Steve Schwarzman Knocks Beijing, as Business Chiefs Grow Leery on Trade Tiff

The Blackstone head, on old China hand, argues that the challenge to Chinese conduct is justified.

Chinese trade practices are hurting the US, so the White House should soldier on with its trade war, says Blackstone Group chief Steve Schwarzman. His criticism of China comes at a time that his fellow business titans are growing chary about the Washington-Beijing clash.

Schwarzman makes the case that the conflict is worthwhile because otherwise the West will continue to be victimized. That’s essentially the Trump administration line, although Schwarzman delivers it in a less strident manner than the president.

A confidante of President Donald Trump, Schwarzman has been involved in the trade talks now set to resume again, as a low-key, unofficial liaison. In a similar capacity, he also has helped renegotiate the North American Free Trade Agreement with Canada and Mexico.

During a CNBC appearance Tuesday, he argued that China needs to change its business and trade methods, such as its filching US and other Western nations’ intellectual property. And China’s unfair practices have damaged ordinary people across America, he went on, declaring that “the developed world has suffered. We’ve got 40% of our people who are really hurting in this country.”

“That leads the developed world to say to China: ‘We’ve got to rebalance this. It’s working for you. It’s not working for us,’” he said.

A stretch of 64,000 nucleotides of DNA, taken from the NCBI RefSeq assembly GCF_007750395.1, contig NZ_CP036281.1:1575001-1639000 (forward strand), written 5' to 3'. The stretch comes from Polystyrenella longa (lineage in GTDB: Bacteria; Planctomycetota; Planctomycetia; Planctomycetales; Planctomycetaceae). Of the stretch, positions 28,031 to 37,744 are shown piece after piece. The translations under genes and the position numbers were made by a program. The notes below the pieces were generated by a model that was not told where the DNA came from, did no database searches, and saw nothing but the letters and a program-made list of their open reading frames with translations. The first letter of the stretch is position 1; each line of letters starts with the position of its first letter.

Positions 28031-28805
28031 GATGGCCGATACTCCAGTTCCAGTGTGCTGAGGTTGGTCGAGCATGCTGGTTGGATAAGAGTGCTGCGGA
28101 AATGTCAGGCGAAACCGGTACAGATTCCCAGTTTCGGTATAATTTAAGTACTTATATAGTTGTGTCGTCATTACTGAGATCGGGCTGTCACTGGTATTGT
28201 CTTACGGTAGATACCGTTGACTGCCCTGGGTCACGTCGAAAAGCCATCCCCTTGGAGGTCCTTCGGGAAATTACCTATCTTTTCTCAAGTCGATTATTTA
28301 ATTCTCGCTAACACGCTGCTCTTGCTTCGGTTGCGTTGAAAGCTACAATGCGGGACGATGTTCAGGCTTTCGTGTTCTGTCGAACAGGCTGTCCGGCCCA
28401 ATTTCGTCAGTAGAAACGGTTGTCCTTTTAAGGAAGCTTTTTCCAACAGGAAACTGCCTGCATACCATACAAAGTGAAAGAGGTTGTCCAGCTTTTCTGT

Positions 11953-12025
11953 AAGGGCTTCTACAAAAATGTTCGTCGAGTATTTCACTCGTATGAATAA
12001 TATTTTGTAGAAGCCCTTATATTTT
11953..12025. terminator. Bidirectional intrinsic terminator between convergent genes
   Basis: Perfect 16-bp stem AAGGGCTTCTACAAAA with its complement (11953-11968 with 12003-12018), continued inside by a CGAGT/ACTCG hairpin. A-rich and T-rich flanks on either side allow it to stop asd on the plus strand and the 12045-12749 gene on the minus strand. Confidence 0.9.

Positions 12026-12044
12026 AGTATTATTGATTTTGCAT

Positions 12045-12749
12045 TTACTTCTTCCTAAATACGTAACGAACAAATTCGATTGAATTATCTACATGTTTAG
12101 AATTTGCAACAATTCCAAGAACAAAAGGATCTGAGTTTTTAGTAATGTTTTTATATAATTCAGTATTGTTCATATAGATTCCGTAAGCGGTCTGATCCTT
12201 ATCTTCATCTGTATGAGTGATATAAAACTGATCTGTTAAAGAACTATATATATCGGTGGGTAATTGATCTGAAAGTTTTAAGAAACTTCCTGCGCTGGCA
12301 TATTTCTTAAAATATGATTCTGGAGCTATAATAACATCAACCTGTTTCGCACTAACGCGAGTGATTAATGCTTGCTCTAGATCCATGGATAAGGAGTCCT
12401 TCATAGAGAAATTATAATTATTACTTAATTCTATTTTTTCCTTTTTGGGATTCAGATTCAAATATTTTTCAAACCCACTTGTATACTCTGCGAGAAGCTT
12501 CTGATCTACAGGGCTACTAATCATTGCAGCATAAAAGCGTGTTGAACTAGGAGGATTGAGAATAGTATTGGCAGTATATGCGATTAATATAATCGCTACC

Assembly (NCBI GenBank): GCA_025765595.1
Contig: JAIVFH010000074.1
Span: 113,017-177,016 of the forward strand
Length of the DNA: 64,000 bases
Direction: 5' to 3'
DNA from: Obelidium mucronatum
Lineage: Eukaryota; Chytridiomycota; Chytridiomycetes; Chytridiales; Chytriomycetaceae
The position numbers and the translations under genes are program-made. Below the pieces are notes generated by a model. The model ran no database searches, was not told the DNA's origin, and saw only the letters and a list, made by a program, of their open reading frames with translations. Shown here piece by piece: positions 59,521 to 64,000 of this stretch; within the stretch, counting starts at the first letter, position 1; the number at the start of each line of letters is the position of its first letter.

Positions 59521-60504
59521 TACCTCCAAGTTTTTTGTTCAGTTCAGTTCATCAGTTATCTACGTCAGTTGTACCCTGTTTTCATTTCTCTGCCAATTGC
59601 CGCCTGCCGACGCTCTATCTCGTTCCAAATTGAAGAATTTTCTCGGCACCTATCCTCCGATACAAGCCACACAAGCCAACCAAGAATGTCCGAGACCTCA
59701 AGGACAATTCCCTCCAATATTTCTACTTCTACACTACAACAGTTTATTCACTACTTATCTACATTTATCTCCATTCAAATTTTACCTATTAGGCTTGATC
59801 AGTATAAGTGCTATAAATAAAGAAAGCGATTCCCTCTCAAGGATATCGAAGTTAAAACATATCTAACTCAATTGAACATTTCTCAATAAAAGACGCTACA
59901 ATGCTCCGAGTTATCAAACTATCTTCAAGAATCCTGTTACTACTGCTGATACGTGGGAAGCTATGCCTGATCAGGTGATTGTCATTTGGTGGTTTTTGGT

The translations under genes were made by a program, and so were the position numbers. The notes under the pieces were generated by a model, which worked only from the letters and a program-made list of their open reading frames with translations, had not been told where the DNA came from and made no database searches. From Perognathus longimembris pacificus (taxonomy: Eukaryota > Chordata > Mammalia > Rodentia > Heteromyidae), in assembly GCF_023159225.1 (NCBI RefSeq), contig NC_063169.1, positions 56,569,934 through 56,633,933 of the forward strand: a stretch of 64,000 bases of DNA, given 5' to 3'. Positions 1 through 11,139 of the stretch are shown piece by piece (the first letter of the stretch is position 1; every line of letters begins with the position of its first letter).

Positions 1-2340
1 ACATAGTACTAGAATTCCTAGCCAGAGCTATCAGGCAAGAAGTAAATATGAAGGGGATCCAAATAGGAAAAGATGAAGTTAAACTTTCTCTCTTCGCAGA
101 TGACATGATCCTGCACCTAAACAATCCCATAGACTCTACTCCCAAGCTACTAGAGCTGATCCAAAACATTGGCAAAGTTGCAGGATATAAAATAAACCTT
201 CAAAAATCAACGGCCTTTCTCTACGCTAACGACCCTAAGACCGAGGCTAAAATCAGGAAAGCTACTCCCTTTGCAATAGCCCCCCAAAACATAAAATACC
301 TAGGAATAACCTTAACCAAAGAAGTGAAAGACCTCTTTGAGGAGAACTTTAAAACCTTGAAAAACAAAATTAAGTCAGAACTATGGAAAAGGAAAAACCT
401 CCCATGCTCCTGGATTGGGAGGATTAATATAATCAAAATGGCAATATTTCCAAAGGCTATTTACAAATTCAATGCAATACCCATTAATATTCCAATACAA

Right now, the trade war has the reluctant asset of the US population, polling shows. A recent Harvard CAPS/Harris Poll, for instance, finds that 63% of registered voters say tariffs on Chinese goods harm the US more than China.  Nevertheless, 67% also say it’s necessary to confront China over unfair trade practices.

At the same time, business leaders are starting to question Trump’s aggressive stance toward Beijing. For a long time, many were quiet about the issue, but as the conflict has dragged on, important skeptics among the C-suite set have become more vocal.

When the president jacked up tariffs on a range of Chinese items this month, Joshua Bolten, head of the Business Roundtable, an organization representing the largest companies, warned that the step might “disrupt trade and commerce in a way that would cause huge damage—not just to the Chinese economy, but to the global economy and the US economy.”

Meanwhile, the chief of the National Association of Manufacturers, Jay Timmons, tweeted that “America’s manufacturing workers will bear the brunt of these retaliatory tariffs, which will make it even harder to sell the products they make to customers in China.”

In his new book, Schwarzman freely recounts his efforts to bring the two sides together. The memoir-cum-career-advice volume, called What It Takes: Lessons in the Pursuit of Excellence, describes how to he took eight trips to China in 2018, meeting with top Chinese officials, including President Xi Jinping.

His involvement in China is long and deep. He founded the Schwarzman Scholars program at Tsinghua University in Beijing. China’s sovereign wealth fund made a $3 billion investment in Blackstone in 2007, right before its initial public offering. The fund, which had a 10% stake in Blackstone, sold its interest last year. Blackstone has made a number of large real estate transactions in China.

So in a way, Schwarzman is well-positioned to be the bridge between the business world and the president. Whether he’ll be able to do that with China is another question.

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